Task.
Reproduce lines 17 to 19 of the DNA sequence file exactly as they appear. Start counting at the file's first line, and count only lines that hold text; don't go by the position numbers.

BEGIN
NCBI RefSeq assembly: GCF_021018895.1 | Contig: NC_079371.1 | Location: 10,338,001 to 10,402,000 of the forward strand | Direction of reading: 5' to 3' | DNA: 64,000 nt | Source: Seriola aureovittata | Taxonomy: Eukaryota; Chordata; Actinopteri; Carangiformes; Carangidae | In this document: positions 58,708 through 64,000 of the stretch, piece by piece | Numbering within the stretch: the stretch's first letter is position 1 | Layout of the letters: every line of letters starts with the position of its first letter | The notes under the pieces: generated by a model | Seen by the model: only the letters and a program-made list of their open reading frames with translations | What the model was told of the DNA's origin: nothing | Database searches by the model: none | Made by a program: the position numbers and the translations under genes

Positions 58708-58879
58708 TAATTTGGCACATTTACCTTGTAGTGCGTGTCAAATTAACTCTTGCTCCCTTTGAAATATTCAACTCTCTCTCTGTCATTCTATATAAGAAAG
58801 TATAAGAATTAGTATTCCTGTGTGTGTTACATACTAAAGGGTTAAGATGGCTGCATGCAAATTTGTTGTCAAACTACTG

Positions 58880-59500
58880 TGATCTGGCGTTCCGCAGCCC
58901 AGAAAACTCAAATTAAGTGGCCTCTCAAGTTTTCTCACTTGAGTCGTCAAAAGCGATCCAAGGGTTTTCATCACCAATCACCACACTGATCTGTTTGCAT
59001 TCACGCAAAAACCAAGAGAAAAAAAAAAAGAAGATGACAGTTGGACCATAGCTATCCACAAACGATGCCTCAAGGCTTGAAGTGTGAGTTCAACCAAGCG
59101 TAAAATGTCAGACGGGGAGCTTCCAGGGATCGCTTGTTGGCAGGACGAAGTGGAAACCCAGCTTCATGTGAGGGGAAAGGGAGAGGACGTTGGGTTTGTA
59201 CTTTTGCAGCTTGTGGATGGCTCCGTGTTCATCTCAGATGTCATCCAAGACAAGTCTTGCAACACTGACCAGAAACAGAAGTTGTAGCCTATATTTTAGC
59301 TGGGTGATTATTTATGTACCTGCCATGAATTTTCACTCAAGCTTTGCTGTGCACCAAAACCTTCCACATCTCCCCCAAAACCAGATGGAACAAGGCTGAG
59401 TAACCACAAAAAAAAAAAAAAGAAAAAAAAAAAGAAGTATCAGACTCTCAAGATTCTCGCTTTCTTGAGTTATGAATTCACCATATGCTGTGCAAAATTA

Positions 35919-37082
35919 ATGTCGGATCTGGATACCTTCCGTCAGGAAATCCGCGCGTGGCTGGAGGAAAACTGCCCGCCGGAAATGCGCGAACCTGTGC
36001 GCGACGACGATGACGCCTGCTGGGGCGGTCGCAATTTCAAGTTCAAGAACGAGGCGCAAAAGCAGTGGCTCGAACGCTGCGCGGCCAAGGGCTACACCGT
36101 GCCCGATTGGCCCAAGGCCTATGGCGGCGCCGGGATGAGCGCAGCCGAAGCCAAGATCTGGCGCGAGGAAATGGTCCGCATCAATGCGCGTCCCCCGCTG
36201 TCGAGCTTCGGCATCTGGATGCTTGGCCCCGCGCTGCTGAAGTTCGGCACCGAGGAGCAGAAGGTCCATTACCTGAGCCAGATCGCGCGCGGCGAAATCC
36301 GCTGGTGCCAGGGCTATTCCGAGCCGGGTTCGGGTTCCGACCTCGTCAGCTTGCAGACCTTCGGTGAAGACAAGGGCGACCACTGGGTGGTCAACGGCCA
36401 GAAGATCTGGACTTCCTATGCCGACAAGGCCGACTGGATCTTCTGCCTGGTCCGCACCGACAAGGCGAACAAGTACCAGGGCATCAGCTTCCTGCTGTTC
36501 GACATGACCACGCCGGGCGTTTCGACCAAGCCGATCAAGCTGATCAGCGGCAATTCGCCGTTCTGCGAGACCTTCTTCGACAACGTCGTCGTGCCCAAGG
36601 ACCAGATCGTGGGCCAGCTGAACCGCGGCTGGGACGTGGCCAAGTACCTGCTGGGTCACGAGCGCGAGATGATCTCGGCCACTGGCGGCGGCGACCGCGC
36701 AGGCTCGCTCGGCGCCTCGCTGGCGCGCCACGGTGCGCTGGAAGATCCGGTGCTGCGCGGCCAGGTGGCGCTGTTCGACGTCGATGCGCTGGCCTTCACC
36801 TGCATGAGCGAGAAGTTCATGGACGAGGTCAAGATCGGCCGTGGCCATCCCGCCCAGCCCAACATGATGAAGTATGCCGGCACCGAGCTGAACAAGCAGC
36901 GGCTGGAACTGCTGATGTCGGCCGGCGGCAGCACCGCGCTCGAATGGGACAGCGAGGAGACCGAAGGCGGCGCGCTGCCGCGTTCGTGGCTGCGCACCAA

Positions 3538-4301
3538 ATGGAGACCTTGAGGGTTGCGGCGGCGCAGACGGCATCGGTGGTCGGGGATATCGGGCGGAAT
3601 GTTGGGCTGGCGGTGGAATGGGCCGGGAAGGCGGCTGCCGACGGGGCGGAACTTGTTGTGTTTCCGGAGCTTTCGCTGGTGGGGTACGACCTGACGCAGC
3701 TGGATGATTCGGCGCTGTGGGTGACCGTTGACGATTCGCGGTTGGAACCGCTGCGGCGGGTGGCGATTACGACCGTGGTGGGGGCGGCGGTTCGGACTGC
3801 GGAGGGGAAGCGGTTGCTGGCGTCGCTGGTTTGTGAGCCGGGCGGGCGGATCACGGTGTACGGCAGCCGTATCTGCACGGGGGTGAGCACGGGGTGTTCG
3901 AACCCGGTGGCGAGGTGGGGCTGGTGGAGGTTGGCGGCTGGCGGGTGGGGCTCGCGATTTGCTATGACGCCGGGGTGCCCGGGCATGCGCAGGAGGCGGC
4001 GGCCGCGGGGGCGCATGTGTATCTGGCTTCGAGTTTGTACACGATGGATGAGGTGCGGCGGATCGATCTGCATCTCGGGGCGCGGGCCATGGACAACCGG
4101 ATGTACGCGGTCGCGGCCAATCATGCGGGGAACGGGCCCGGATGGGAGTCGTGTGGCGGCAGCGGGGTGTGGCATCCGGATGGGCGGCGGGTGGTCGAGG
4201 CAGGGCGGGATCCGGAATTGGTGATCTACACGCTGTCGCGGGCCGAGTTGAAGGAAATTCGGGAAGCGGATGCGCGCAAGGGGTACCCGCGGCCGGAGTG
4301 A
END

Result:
36201 TCGAGCTTCGGCATCTGGATGCTTGGCCCCGCGCTGCTGAAGTTCGGCACCGAGGAGCAGAAGGTCCATTACCTGAGCCAGATCGCGCGCGGCGAAATCC
36301 GCTGGTGCCAGGGCTATTCCGAGCCGGGTTCGGGTTCCGACCTCGTCAGCTTGCAGACCTTCGGTGAAGACAAGGGCGACCACTGGGTGGTCAACGGCCA
36401 GAAGATCTGGACTTCCTATGCCGACAAGGCCGACTGGATCTTCTGCCTGGTCCGCACCGACAAGGCGAACAAGTACCAGGGCATCAGCTTCCTGCTGTTC